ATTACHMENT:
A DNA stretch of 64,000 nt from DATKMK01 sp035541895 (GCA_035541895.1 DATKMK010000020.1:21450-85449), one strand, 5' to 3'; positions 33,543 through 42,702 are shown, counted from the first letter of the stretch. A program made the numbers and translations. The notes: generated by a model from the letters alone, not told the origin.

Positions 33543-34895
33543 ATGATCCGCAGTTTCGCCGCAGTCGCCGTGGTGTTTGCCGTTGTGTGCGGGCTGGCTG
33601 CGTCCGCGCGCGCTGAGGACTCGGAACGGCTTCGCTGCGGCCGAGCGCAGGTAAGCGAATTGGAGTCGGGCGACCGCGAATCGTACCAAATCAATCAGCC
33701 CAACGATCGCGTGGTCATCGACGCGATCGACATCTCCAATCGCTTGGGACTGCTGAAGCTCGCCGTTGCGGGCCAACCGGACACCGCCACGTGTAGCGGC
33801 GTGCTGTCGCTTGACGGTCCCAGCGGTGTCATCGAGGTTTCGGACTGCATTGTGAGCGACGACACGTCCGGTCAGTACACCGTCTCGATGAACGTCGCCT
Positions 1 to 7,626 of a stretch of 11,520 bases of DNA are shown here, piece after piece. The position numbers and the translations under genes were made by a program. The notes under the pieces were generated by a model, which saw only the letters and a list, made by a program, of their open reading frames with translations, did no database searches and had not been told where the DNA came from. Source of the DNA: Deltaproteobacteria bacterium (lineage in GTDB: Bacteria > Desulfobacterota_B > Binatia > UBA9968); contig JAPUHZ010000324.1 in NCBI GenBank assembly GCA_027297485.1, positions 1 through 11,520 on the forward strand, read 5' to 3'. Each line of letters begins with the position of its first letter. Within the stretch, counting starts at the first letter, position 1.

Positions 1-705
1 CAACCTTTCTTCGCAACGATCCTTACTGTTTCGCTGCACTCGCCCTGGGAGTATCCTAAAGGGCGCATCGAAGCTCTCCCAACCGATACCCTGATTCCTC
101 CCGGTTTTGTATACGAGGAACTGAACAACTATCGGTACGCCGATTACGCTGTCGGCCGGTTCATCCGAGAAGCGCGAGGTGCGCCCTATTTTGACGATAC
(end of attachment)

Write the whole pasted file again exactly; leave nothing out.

A DNA stretch of 64,000 nt from DATKMK01 sp035541895 (GCA_035541895.1 DATKMK010000020.1:21450-85449), one strand, 5' to 3'; positions 33,543 through 42,702 are shown, counted from the first letter of the stretch. A program made the numbers and translations. The notes: generated by a model from the letters alone, not told the origin.

Positions 33543-34895
33543 ATGATCCGCAGTTTCGCCGCAGTCGCCGTGGTGTTTGCCGTTGTGTGCGGGCTGGCTG
33601 CGTCCGCGCGCGCTGAGGACTCGGAACGGCTTCGCTGCGGCCGAGCGCAGGTAAGCGAATTGGAGTCGGGCGACCGCGAATCGTACCAAATCAATCAGCC
33701 CAACGATCGCGTGGTCATCGACGCGATCGACATCTCCAATCGCTTGGGACTGCTGAAGCTCGCCGTTGCGGGCCAACCGGACACCGCCACGTGTAGCGGC
33801 GTGCTGTCGCTTGACGGTCCCAGCGGTGTCATCGAGGTTTCGGACTGCATTGTGAGCGACGACACGTCCGGTCAGTACACCGTCTCGATGAACGTCGCCT
Positions 1 to 7,626 of a stretch of 11,520 bases of DNA are shown here, piece after piece. The position numbers and the translations under genes were made by a program. The notes under the pieces were generated by a model, which saw only the letters and a list, made by a program, of their open reading frames with translations, did no database searches and had not been told where the DNA came from. Source of the DNA: Deltaproteobacteria bacterium (lineage in GTDB: Bacteria > Desulfobacterota_B > Binatia > UBA9968); contig JAPUHZ010000324.1 in NCBI GenBank assembly GCA_027297485.1, positions 1 through 11,520 on the forward strand, read 5' to 3'. Each line of letters begins with the position of its first letter. Within the stretch, counting starts at the first letter, position 1.

Positions 1-705
1 CAACCTTTCTTCGCAACGATCCTTACTGTTTCGCTGCACTCGCCCTGGGAGTATCCTAAAGGGCGCATCGAAGCTCTCCCAACCGATACCCTGATTCCTC
101 CCGGTTTTGTATACGAGGAACTGAACAACTATCGGTACGCCGATTACGCTGTCGGCCGGTTCATCCGAGAAGCGCGAGGTGCGCCCTATTTTGACGATAC